The pace of automation has accelerated in the pandemic, as big players invest billions in their efforts to streamline how goods are sorted and shipped. Read more in the New York Times.
When Digit spends an afternoon unloading boxes from a tractor-trailer in 100-plus-degree heat, co-workers never hear a complaint. Digit, a blue-and-white humanoid robot, was designed to handle the tough, menial and dangerous tasks at warehouses.
The robot’s movements, informed by years of studying how birds walk, include a slight sway in its frame when it is at rest, to dispel the discomforting stillness that bothers humans. It also doesn’t talk, because voice recognition tech is not advanced enough yet.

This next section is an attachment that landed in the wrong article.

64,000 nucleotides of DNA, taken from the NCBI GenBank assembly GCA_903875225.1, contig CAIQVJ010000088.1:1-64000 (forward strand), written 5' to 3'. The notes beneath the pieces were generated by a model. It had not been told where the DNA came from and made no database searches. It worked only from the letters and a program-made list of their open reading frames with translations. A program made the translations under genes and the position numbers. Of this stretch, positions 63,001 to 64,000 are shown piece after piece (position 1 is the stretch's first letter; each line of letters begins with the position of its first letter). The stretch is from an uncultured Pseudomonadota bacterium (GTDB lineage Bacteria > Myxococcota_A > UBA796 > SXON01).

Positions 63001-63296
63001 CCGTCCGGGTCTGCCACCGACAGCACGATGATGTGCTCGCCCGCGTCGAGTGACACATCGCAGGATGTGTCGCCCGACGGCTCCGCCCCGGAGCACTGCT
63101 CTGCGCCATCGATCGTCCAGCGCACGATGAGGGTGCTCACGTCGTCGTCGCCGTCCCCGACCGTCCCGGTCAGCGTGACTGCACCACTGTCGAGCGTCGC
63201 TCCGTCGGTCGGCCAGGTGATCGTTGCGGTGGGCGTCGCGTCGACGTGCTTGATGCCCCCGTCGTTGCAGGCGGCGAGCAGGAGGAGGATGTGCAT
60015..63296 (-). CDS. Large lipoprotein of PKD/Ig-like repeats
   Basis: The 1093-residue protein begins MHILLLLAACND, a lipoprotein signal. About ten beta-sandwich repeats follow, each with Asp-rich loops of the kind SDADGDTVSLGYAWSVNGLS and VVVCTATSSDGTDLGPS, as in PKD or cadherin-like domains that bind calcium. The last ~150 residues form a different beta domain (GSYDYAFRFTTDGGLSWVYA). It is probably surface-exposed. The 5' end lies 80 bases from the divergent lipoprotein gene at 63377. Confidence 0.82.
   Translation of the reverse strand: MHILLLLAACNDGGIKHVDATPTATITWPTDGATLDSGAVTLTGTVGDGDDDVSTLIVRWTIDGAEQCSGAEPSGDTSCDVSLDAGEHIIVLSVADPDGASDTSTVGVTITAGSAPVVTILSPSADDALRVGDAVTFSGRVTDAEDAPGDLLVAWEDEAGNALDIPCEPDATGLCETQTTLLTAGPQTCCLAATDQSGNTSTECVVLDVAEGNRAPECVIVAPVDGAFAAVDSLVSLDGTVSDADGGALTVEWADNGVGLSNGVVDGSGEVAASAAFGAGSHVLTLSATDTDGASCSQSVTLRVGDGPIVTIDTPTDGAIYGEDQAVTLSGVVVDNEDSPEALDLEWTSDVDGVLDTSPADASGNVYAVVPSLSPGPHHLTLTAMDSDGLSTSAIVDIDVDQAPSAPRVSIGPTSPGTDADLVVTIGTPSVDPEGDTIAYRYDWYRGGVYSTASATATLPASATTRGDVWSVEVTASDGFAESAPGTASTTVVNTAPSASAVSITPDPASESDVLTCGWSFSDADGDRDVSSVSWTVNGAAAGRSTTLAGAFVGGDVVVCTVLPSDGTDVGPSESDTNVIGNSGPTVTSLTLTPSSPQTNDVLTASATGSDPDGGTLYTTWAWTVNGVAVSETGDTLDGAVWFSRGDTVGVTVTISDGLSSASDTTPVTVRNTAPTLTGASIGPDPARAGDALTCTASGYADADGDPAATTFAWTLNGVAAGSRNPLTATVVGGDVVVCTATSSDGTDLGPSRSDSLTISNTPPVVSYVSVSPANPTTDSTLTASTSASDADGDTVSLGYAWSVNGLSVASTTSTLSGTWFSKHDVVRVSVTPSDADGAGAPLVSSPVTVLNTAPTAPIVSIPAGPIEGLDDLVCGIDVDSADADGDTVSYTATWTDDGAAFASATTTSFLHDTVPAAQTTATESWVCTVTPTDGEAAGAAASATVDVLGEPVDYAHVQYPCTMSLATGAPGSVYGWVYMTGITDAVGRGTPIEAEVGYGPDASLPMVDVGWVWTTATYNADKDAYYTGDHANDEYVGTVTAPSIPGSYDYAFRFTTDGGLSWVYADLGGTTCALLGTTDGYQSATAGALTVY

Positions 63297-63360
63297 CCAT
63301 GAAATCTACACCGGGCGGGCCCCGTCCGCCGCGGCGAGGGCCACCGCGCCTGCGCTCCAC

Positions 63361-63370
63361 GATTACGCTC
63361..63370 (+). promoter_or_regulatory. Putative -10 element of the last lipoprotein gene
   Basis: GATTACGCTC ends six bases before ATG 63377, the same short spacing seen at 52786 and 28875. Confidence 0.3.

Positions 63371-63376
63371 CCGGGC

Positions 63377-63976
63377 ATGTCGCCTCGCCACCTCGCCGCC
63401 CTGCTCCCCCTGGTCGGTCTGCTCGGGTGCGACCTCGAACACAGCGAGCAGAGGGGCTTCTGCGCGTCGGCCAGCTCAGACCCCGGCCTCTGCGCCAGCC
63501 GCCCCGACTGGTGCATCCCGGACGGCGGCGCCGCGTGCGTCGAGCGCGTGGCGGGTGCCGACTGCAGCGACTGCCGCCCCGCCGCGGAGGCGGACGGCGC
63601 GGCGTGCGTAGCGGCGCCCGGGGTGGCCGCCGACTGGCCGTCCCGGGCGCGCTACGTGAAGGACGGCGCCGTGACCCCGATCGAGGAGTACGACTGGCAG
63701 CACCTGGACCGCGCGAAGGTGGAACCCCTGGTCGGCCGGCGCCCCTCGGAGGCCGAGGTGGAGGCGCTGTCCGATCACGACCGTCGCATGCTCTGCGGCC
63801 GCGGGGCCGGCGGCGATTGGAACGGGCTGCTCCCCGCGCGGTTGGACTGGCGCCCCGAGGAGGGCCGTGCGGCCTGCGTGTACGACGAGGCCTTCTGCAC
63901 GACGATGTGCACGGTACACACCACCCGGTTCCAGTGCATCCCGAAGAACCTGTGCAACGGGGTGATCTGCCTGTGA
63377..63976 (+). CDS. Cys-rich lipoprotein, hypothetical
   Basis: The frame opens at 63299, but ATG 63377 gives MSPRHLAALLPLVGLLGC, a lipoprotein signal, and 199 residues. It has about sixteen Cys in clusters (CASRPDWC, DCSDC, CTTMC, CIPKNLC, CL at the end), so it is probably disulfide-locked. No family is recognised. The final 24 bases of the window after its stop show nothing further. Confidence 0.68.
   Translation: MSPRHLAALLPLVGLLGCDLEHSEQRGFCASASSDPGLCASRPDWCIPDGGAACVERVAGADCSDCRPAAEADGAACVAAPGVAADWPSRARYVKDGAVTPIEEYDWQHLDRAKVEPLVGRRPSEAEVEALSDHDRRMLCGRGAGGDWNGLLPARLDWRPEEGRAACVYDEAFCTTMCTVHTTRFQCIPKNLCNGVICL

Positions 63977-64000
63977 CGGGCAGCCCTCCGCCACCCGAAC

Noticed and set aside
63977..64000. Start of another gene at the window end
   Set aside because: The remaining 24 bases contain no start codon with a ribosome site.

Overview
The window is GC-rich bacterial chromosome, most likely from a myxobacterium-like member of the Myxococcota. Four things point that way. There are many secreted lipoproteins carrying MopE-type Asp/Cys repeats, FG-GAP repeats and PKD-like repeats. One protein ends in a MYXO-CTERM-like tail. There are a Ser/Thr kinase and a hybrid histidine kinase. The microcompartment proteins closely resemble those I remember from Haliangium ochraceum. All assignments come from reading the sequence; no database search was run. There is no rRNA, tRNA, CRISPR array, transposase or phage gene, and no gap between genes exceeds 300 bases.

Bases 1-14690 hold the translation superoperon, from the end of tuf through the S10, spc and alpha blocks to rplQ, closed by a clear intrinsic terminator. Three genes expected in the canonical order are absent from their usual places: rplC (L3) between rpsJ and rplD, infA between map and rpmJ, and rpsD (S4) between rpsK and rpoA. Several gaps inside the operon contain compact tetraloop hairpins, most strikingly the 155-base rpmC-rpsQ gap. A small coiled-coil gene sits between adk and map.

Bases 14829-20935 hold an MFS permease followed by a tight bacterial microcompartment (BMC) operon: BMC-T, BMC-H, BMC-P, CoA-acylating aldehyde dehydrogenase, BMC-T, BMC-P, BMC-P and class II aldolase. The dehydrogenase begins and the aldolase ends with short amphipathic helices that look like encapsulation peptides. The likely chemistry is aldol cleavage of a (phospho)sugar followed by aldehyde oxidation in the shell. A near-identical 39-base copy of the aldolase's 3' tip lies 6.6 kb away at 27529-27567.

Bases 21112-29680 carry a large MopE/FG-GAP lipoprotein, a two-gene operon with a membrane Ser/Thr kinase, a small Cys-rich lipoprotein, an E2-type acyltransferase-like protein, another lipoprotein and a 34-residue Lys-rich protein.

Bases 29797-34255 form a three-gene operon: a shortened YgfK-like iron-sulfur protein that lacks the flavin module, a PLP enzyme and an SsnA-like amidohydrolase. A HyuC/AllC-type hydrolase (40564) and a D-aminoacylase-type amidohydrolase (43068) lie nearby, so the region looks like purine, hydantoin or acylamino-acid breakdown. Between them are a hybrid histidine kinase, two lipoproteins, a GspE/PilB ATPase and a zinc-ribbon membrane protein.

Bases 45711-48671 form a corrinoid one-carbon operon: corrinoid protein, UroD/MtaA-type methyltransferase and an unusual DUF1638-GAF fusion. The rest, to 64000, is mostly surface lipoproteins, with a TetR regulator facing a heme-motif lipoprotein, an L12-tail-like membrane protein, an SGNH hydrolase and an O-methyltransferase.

“Instead of designing the whole warehouse around the robots, we can now build robots that are able to operate on our terms, in our spaces, in our environments,” said Jonathan Hurst, the chief technology officer and a founder of Agility Robotics, the firm behind Digit.